Dreams to Foster Equity and Empower People in Wisconsin: Education and Employment

Equity written in scrabble letters

This is Part 2 of the Council’s legislative dreams series. The series focuses on the Council’s vision for 2027, when the organization will celebrate its seventy-fifth anniversary of promoting the dignity and empowerment of the people in Wisconsin who are blind or visually impaired.

Last month, transportation and civil rights/ADA were discussed, which require public awareness to bring about change. This month’s topics, education and employment, require self-empowerment. It is our hope that by clearly stating objectives to aspire to, individuals and organizations will have a clear target to strive for when advocating for change.

Education:

Dream: Recruit and train qualified vision services professionals to serve in K-12 settings.

Why this matters: Vision services professionals in the school setting include teachers of the visually impaired (TVIs) and Orientation and Mobility Specialists (O&Ms). TVIs are educators who have received specialized training to work with visually impaired students. This includes helping students live in a sighted world and become as independent as possible. Education offered via a TVI is more likely to prepare blind or visually impaired (BVI) students for the workforce, combatting the un- and under-employment rates mentioned later in this article. O&Ms can offer school-age children the practical skills they need to safely and confidently navigate their surroundings. Orientation and mobility skills are key to helping students fulfill their post-secondary education and career goals.

A boy and woman sit at a table with wooden blocks.
A boy learns math with a Teacher of the Visually Impaired. Photo courtesy of Perkins School for the Blind eLearning.

According to the Wisconsin Department of Public Instruction’s IDEA Child Count 2015-16, there are 511 BVI students who are blind or visually impaired in Wisconsin public schools. However, there is a shortage of trained TVIs and O&Ms. Currently, there are 19 open positions for TVIs and O&Ms in schools throughout Wisconsin on TVIJobs.org, a job board for certified teachers of the visually impaired and certified Orientation and Mobility Specialists. This means needs are going unfulfilled in school districts with TVI openings. Wisconsin does not currently have a training program for TVIs and O&Ms, further compounding the problem.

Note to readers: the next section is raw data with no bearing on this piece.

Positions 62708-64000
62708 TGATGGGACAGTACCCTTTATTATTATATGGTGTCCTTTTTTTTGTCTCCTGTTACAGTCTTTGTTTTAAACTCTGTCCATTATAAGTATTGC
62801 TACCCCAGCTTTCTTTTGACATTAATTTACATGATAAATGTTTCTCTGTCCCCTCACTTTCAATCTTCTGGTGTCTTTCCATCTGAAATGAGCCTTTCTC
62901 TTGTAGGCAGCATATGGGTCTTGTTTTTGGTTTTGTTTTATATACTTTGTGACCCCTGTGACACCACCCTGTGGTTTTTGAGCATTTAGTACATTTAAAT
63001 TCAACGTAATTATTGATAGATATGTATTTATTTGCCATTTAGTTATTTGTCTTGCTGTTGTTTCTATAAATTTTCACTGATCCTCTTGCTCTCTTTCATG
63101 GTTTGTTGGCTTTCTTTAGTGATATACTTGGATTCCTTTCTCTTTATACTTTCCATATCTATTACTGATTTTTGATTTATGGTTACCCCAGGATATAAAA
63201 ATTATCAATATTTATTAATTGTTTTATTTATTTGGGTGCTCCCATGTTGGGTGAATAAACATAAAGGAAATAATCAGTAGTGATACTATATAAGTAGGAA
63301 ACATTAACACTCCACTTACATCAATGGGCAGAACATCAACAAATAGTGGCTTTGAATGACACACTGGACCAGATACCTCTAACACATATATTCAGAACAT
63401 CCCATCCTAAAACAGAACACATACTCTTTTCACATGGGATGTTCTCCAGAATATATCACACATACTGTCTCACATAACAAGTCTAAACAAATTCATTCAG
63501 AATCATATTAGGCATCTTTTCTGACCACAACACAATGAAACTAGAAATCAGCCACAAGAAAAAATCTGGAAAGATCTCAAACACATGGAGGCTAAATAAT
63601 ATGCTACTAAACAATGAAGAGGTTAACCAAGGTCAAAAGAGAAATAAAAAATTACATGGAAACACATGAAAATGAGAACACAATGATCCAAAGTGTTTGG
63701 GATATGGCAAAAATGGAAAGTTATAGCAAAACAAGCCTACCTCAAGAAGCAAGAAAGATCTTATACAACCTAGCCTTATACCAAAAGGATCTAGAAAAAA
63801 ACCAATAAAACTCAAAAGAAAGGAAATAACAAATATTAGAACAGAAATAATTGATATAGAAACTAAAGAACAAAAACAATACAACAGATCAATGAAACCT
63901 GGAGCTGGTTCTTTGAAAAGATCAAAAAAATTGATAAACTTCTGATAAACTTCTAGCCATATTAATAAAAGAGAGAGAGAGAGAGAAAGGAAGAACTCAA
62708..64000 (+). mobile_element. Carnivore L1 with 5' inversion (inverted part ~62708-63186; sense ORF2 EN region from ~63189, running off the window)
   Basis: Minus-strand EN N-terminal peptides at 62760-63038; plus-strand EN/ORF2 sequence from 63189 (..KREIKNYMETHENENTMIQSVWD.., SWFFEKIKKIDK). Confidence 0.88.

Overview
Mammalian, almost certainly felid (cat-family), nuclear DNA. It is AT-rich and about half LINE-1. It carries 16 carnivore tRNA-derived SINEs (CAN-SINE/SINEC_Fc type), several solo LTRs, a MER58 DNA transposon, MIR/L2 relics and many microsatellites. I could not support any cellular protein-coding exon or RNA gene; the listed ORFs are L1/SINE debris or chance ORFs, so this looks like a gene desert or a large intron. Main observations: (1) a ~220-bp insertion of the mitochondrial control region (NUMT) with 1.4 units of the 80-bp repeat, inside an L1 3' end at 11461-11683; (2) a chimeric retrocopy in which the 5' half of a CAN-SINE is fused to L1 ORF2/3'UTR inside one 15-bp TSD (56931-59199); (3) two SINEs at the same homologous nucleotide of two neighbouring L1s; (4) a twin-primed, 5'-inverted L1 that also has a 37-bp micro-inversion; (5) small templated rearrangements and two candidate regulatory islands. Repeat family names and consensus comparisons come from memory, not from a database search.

What the Council is doing to make it a reality: The Council is growing awareness about these issues among the public and legislators.

What individuals can do: Learn how students who are BVI are served in your school district and raise any questions or concerns to school administrators. You can also attend school board candidate forums and help candidates to become aware of the needs of BVI students in their districts. Most school board candidates will be unaware of these issues, so this education could be enlightening.

Employment

Dreams: (1) Increased resources are allocated to the Division of Vocational Rehabilitation (DVR) so that it can provide vital services including: counselor training across differences in disability, increased follow-up of case management after DVR consumers acquire a job to assure a successful transition to work and long-term job retention. Long-term employment depends upon a longer period of coverage of employment-related transportation expenses. (2) The Business Enterprise Program (BEP) is seen as viable employment for people who are blind or visually impaired across the state. This includes making jobs attractive to younger workers.

Why these Dreams Matter:

According to the American Community Survey, people with disabilities have a 60 percent unemployment rate nationally. People who are blind and visually impaired have a 70 percent unemployment rate, and a 22 percent underemployment rate. Increased professional development opportunities could benefit DVR counselors and the people who receive services. Changes in technology, for example, have brought about new concerns, such as company software and screen-reader compatibility issues. Ongoing training could assist in the development of Individualized Plans for Employment and job placement.